Luxembourg-domiciled ESG funds reach EUR2.8tn in assets but challenges concerning data standardisation and availability prevail in the sustainable finance domain

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Environmental, Social and Governance (ESG) funds account for 67.3% of the assets under management (AuM) of Luxembourg's overall Undertakings for Collective Investments in Transferable Securities (UCITS), reaching EUR 2.8tn in assets by the end of June 2023.

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14/12/2023 |
  • Nicoletta Centofanti

The Luxembourg Sustainable Finance Initiative (LSFI), in collaboration with PwC Luxembourg, has published the second edition of its Sustainable Finance study, “Sustainable Finance in Luxembourg 2023: An expanded overview”.

The study presents an analysis of the current status of the sustainable finance universe within the Luxembourg financial industry. In particular, it provides a comprehensive data-driven analysis looking at the primary ESG strategies employed, through sectoral analysis and asset classification breakdowns, with a focus on the investment funds industry. In addition, this year’s edition expands its scope as it also delves into how sustainable finance regulations at the European Union (EU) level have been implemented by financial market participants (asset management, banking, and insurance segments) in the Grand Duchy. Besides, it provides an overview of how key players in the Luxembourg financial centre have positioned themselves with respect to global climate initiatives and tools – also a new development compared to last year’s edition.

The key findings are as follows:

  • General remarks:
    • The investment fund industry remains the only sector for which (paid) consolidated and aggregated data is publicly available.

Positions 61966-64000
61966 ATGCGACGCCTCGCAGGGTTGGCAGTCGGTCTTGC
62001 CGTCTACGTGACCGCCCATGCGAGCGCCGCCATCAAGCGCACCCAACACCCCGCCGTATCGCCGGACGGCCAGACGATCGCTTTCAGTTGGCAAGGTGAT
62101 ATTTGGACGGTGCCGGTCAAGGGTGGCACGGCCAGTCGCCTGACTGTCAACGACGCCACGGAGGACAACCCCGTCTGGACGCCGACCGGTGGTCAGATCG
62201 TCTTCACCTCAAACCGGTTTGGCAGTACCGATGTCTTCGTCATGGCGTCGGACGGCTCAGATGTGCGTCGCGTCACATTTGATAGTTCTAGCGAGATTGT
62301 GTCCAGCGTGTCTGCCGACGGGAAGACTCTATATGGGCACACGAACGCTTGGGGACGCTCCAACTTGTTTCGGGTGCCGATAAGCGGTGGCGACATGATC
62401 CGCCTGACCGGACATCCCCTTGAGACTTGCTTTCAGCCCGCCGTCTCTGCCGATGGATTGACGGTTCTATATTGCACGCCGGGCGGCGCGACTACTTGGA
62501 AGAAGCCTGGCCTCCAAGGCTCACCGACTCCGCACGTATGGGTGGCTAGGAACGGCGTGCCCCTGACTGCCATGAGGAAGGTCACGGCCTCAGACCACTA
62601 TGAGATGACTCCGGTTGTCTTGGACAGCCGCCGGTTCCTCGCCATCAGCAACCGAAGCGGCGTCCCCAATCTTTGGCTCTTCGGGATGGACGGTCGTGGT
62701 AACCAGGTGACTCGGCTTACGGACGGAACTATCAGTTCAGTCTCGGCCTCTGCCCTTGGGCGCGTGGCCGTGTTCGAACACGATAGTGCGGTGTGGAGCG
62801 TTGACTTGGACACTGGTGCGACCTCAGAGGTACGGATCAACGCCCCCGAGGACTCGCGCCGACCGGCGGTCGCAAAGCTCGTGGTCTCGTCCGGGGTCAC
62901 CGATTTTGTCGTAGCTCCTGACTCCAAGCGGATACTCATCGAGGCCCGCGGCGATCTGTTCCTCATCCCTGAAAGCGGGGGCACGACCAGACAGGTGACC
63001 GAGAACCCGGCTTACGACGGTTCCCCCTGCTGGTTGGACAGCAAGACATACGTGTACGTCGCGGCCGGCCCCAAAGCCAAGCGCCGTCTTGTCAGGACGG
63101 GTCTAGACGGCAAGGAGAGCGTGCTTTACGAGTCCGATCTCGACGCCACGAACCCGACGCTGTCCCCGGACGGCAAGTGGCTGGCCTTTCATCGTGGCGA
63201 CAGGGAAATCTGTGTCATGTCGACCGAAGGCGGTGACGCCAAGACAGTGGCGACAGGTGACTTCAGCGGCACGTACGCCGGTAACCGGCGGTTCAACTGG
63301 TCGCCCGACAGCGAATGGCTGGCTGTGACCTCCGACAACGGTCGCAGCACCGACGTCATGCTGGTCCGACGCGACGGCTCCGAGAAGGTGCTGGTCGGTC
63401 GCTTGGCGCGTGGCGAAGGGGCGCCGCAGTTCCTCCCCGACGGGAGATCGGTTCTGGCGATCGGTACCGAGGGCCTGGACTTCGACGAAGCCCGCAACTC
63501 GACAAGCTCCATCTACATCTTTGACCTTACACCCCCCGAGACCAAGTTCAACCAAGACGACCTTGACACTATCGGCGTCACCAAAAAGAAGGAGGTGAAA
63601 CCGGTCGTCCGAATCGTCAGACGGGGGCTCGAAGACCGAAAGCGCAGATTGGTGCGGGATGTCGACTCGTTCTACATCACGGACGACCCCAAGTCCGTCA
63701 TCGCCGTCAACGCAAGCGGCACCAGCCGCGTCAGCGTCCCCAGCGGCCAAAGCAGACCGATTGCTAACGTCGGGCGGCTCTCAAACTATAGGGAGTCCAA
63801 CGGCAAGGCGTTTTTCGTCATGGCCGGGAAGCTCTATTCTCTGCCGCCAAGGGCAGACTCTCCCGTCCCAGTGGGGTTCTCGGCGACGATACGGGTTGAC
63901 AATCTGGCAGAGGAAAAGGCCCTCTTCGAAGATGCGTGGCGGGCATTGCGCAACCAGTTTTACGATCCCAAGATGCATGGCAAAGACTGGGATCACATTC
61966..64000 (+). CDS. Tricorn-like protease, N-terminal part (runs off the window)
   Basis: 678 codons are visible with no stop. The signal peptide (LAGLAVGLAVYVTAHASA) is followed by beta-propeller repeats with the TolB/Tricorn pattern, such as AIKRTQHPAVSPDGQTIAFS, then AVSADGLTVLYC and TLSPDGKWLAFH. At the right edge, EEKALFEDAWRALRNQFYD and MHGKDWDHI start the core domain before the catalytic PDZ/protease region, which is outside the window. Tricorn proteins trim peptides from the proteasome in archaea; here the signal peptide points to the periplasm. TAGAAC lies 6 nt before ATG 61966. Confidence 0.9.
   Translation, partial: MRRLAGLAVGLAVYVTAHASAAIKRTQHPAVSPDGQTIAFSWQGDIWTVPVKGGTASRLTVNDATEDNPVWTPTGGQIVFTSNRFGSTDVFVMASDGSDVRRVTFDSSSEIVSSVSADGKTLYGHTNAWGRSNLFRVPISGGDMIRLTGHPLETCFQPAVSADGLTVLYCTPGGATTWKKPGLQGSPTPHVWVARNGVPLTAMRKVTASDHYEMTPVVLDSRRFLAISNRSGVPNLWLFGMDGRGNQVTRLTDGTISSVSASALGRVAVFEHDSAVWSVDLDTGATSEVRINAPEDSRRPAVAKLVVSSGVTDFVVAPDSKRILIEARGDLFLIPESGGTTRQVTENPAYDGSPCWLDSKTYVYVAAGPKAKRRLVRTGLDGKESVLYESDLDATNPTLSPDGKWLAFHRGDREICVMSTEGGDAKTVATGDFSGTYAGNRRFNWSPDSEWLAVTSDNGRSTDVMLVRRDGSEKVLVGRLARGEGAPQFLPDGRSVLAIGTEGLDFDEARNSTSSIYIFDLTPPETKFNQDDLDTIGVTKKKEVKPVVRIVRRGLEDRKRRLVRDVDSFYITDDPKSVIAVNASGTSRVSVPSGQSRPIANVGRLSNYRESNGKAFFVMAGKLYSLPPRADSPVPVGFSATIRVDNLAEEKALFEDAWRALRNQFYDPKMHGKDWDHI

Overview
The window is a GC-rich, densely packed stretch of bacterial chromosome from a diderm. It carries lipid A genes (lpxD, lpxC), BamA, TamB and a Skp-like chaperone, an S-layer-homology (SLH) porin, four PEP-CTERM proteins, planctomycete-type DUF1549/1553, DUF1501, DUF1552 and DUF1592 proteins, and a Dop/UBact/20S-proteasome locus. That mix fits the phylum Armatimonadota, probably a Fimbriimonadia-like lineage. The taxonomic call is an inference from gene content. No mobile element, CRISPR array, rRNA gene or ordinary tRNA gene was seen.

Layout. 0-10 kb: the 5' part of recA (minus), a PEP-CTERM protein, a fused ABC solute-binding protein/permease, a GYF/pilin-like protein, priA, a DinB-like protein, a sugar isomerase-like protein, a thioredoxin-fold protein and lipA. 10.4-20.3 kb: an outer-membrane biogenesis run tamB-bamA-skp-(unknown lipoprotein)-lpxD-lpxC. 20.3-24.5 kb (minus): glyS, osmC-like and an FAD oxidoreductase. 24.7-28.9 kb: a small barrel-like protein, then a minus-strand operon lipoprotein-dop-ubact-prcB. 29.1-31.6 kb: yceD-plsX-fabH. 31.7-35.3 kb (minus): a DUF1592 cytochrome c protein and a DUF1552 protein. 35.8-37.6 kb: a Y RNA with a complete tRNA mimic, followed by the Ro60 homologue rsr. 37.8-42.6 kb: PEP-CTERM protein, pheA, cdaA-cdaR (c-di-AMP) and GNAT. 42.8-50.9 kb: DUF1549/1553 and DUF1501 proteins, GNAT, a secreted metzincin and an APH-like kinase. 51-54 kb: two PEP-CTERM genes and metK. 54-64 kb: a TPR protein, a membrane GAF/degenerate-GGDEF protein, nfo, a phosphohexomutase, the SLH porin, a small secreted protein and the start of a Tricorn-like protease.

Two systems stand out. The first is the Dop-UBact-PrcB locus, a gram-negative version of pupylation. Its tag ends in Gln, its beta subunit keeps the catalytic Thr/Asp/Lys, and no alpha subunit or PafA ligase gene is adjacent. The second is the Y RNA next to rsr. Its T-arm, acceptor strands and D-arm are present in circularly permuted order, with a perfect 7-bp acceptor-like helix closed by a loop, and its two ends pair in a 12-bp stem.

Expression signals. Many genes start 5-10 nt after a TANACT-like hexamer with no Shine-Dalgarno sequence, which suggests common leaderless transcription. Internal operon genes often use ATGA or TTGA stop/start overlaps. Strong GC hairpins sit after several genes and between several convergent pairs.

• ESG dimensions and data evaluated across industry studies heavily depend on data providers which typically have exclusive control over the collection and classification of ESG data.
  • ESG funds overview:
    • ESG funds account for 67.3% of Luxembourg's overall UCITS AuM, reaching EUR 2.8tn in assets by the end of June 2023 and rebounding from the previous year.
    • In 2022, ESG funds showed greater resilience than non-ESG funds, as the former saw net outflows of EUR 76.9bn, while the latter saw net outflows of EUR 98.6bn. However, in the first half of 2023, ESG funds registered EUR 21.3 bn net outflows while non-ESG registered EUR 20.7 bn net inflows.
    • Asset managers headquartered in the United States and France remain the top ESG managers in Luxembourg, with US-based asset managers accounting for EUR 756.6bn in AuM.
  • ESG Strategies:
    • The majority (59.1%) of ESG UCITS assets belonged to funds that only applied the ESG Exclusions strategy. Of these, 72.8% applied at least three exclusions, predominantly to the weapons, tobacco, and fossil energy sectors.
    • The vast majority of ESG Involvement funds (82%) strictly adhere to a single sub-strategy. Notably, the Best-in-Class and Sustainable Development Goals (SDG) sub-strategies were the most common within the ESG Involvement cluster, representing 37.7% and 37.5% respectively.
    • Best-in-Class funds saw the most net inflows from investors of all the sub-strategies in 2022 (EUR 3.5bn) and H1 2023 (EUR 2.5bn).